TV Show grouping to the rescue! By changing the videos’ Media Kind to TV Show, they get moved to the TV Show section and can then be grouped. For example, I grouped all of my James Bond special features under the heading “James Bond Featurettes”. Now when I navigate the TV Shows section of iTunes or Apple TV, I only see ONE listing for James Bond Featurettes and no longer need to sift through 100+ titles.

iTunes still leaves a lot to be desired, but I’m a happy camper now that my files are well-organized and have proper metadata.

Multiple Macs, One iTunes Library

The problem

50GB+ iTunes library.
Multiple Macs.
How can you share the iTunes library between Macs?

Solution #1: Home Sharing

The answer Apple provides is “Home Sharing,” which allows you to share the contents of your iTunes library with up to 5 Macs.

However, there are major shortcomings with Home Sharing. The first is the inability to edit the shared library. For example, if you want to edit a playlist, you have to use the Mac that controls the iTunes library. If you’re on a different machine and use Home Sharing to listen to your library, you will not be able to make any edits to the playlist (or add any new music).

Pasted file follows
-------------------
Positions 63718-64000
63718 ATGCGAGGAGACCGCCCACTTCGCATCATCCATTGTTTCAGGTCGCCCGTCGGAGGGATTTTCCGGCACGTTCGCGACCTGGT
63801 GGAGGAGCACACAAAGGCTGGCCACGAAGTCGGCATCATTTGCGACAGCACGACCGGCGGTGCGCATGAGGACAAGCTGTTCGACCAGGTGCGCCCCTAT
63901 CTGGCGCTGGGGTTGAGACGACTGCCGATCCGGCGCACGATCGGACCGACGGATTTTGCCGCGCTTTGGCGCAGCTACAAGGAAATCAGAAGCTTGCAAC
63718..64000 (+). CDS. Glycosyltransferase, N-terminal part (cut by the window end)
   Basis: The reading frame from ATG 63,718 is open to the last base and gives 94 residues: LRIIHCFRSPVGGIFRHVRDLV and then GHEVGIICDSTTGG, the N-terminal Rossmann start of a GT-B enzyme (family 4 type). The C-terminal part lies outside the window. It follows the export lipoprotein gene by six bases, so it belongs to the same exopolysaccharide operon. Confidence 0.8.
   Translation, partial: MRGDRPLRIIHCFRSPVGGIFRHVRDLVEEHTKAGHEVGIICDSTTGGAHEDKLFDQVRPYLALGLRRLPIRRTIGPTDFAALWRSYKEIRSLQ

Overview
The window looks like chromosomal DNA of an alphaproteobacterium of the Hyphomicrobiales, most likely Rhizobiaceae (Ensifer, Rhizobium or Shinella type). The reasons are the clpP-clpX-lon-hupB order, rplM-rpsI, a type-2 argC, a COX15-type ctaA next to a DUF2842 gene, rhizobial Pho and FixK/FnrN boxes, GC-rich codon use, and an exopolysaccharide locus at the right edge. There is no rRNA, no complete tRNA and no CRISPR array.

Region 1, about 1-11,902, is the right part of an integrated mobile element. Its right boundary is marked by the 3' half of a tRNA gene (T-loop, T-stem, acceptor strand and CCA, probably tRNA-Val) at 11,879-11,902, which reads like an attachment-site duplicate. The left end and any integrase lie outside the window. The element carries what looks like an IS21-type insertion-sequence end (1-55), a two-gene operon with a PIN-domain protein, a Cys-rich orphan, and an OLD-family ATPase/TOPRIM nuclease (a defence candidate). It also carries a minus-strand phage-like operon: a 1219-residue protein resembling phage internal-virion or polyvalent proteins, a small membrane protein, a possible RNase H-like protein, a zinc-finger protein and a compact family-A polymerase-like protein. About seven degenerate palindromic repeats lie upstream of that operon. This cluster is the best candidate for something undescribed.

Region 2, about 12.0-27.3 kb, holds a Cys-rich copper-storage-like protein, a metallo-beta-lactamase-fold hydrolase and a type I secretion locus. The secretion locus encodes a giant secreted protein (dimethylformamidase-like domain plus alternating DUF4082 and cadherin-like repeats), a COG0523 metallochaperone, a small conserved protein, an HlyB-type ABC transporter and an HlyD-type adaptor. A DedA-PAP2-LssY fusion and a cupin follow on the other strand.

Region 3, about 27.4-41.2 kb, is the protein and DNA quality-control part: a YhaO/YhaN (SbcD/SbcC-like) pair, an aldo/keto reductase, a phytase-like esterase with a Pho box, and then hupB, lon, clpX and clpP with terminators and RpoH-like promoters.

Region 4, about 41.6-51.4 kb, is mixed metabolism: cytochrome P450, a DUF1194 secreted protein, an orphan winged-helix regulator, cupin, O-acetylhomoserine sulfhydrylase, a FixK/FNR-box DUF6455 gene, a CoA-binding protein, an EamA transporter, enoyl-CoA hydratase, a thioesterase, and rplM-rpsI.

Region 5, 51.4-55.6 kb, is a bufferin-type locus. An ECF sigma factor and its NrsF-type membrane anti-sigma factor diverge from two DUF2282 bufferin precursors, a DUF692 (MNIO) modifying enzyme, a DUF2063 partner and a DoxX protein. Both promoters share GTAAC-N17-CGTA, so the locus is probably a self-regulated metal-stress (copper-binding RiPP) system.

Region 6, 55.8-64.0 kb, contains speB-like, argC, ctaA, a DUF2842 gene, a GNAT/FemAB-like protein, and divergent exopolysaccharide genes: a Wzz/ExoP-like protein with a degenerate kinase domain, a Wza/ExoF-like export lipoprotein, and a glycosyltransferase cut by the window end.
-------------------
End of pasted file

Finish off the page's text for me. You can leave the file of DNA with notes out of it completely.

A second major shortcoming is the inability to sync your iDevices (iPhone, iPad, etc.) using your other Macs. Apple wants you to keep your iDevice registered on a single Mac. If you sync your iPhone at home on your iMac, then take your iPhone and MacBook Pro with you on a trip, you won’t be able to sync your iPhone using your MacBook. Very annoying.

Solution #2: Dropbox

If your iTunes library is small enough, you can move your entire iTunes library onto the cloud. For example, a service like Dropbox will let you store up to 5GB online for free. If you use the Dropbox app on each of your Macs, Dropbox will copy all of your iTunes files to each computer, and will keep all of the items in sync for you automatically. If you add MP3s to iTunes using you MacBook, they’ll show up on your iMac shortly afterward.

There are two serious shortcomings to this system. The first is synchronization of the iTunes database file. You can run into synchronization problems if you edit the iTunes library on two Macs with a short period of time. Dropbox needs time to synchronize the files; if you edit the iTunes library on one machine, then edit the iTunes library on a second machine before Dropbox has synchronized the changes from the first machine, your iTunes database files will get out of sync and you’ll wind up losing some of your changes.

Let’s say you edit a playlist on your iMac, then import a CD using your MacBook. If the database file on the iMac isn’t synced before importing the CD on your MacBook, Dropbox will only sync the newest item. In this example, the imported CD would be retained but the edited playlist would be lost.

(It should be noted that this limitation applies to all cloud sync tools, not just Dropbox.)